Classified Immovable Properties

    AM047-Building at Calçada da Vitória no. 55

    Location: Macao

    Category: Buildings of architectural interest

    Since the inauguration of Estrada da Vitória and Avenida de Vasco da Gama, the hillside of Guia Hill has gradually developed into another villa estate joining those on Praia Grande and Praia do Bom Parto. According to the drawings, construction permit and property registration document, the building was applied for and constructed by the famed overseas Chinese merchant Hee Cheong to be used as his Macao residence, and it was completed in around 1926-1928. After his passing, the building passed through several hands before finally being sold to the Diocese of Macau.


    In 1942, when Hong Kong fell under Japan occupation, many wealthy Hong Kong businesspeople sought refuge in Macao, and the well-known Wai family who operated a pharmaceutical factory also moved to Macao and rented the house. Wai Sio Pak, the founder and owner of the factory, also passed away in this house. His descendant, Wai Kei Shun, gave a detailed description of the house and the social circumstances in Macao during wartime in his column.


    Hee Cheong was the founder and manager of President Hotel (later renamed Hotel Central), the first hotel of modern architectural style in Macao, and was also a prominent overseas Chinese businessman. Hee, together with a number of overseas Chinese, donated money for the establishment of the Macao Overseas Chinese Free Public School (one of the predecessors of Keang Peng School), to provide learning opportunities for impoverished students. Hee also held a post with the Macao Chamber of Commerce and the Kiang Wu Hospital Charitable Association.


    The Building at Calçada da Vitória no. 55 is a two-storey asymmetrical masonry villa residence. The rectangular-shaped building measures three bays in width, with arcades at the south and east sides and a protruding polygonal turret at the southwest side. As a typical villa residence in Macao back then, the first floor of the main building was used for social purposes and comprised an atrium, living room and dining room. The second floor that is connected to the first floor through wooden staircases, however, were used as private spaces, such as the master and guest bedrooms; the ancillary building used for daily life is erected behind the main building. The main building has a façade with three horizontal sections, with the southern side of the roof featuring a Baroque curved pediment bearing the inscription of the construction year 1926, as well as an eave that stretches out prominently. The arcades on the east and south sides of the building have the same layout of six bays in width, featuring round arches on the first floor and flat beams on the second floor.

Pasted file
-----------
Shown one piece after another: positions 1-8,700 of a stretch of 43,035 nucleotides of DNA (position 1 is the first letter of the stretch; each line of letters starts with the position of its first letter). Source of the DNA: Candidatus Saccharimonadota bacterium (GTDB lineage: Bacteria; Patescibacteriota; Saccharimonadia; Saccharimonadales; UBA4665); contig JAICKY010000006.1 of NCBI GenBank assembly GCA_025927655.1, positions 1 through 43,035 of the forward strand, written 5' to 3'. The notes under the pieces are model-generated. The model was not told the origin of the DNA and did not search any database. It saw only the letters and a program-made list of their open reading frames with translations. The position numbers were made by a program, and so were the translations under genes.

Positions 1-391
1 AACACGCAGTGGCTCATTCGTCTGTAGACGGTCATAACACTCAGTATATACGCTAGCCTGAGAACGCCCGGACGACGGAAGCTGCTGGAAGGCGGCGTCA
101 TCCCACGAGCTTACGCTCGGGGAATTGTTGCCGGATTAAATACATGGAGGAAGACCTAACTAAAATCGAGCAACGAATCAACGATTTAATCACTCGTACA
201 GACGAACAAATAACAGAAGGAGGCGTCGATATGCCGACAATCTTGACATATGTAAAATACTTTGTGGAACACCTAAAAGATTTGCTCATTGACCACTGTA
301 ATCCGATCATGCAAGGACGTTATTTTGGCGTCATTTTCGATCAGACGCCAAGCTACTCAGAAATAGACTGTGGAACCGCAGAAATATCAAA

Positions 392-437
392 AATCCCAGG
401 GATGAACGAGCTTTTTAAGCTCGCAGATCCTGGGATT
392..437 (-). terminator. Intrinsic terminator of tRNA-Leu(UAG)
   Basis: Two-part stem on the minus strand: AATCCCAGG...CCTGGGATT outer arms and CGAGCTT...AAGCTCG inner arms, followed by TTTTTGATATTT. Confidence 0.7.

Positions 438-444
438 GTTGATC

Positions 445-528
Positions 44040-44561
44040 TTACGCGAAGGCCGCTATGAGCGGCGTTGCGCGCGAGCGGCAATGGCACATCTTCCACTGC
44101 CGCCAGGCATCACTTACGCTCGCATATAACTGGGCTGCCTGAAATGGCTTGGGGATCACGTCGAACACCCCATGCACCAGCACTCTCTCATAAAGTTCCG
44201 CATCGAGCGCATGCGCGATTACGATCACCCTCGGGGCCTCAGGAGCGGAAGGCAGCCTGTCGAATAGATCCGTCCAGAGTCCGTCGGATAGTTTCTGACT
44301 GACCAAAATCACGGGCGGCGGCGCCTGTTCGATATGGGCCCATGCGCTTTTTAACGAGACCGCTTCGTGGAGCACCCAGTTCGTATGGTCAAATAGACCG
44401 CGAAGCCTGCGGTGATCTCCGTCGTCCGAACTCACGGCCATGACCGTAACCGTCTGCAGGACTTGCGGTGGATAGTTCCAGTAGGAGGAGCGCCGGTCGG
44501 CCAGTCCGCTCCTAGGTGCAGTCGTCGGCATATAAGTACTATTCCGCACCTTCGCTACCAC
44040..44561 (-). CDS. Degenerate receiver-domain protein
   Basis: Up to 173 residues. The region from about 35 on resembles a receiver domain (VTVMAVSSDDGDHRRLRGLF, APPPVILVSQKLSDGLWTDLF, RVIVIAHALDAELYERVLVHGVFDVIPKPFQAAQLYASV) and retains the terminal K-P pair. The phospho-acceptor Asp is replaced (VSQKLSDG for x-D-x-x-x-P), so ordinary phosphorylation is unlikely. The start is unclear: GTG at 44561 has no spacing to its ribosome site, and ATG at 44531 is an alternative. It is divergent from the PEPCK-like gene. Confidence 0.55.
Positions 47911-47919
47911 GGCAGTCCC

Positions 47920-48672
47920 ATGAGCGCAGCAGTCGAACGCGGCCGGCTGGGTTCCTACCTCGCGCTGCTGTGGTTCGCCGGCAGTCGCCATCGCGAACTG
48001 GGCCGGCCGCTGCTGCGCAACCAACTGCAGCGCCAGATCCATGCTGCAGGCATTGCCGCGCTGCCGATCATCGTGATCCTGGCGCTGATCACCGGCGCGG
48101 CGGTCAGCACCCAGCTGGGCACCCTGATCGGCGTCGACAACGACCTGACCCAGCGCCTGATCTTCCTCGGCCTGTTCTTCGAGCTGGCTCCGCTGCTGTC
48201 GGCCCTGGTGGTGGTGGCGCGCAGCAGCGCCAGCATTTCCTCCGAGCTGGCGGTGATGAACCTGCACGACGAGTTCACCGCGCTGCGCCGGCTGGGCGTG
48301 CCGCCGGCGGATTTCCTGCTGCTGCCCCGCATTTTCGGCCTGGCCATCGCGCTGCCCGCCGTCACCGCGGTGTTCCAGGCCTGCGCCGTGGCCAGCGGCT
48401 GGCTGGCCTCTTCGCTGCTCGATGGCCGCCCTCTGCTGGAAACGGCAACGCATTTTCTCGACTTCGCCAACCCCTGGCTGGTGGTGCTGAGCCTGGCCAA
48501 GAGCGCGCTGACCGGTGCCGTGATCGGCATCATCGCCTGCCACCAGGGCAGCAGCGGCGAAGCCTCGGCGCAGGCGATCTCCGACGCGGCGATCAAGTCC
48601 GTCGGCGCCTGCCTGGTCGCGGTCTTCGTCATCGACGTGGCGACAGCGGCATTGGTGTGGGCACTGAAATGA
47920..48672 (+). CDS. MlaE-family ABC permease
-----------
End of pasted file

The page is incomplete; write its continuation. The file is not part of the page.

The main building features a simple façade with clear distinctions between primary and secondary elements, which basically conforms to the composition principles of pursuing formal beauty in Beaux-Arts architecture. In terms of decorative materials, the outer wall is built with layered roughcast blocks; the intersections of the roof are decorated with wreath motifs made of plaster, and there are also wood carvings of various patterns. The external windows and balustrades are embellished with Western iron openwork, and the ground is paved with colourful cement bricks, stained glass mosaic patterns and cement seams. In terms of decorative themes, the building generally features a Western style, which is reflected in many details such as the louver windows (doors), fireplace, plaster cornices, pediment and window casing. Among the decorative wood carvings, Chinese traditional motifs can be seen in many of the surrounds, wall ornaments and other details, such as the auspicious double phoenixes on the stair corner platform, which are produced with exquisite craftsmanship. The bronze handrails on both sides at the start of the staircase and the openwork lampshade above resembling those in traditional Chinese buildings reflect the typical decorative style of the mansions owned by Chinese businesspeople back then, and serve as important references for the research of the villa residences and the decorative style of the mansions owned by Chinese businesspeople in Macao in the early 20th Century.

    Privacy Policy    |    Feedback

    Copyright © Cultural Affairs Bureau, All rights reserved
    Praça do Tap Seac, Edif. do Instituto Cultural, Macau
    Tel:(853) 2836 6866 Fax:(853) 2836 6899

    Best view at 1024 x 768 resolution with 10 or above versions of Internet Explorer, Adobe Acrobat Reader 9 or above versions.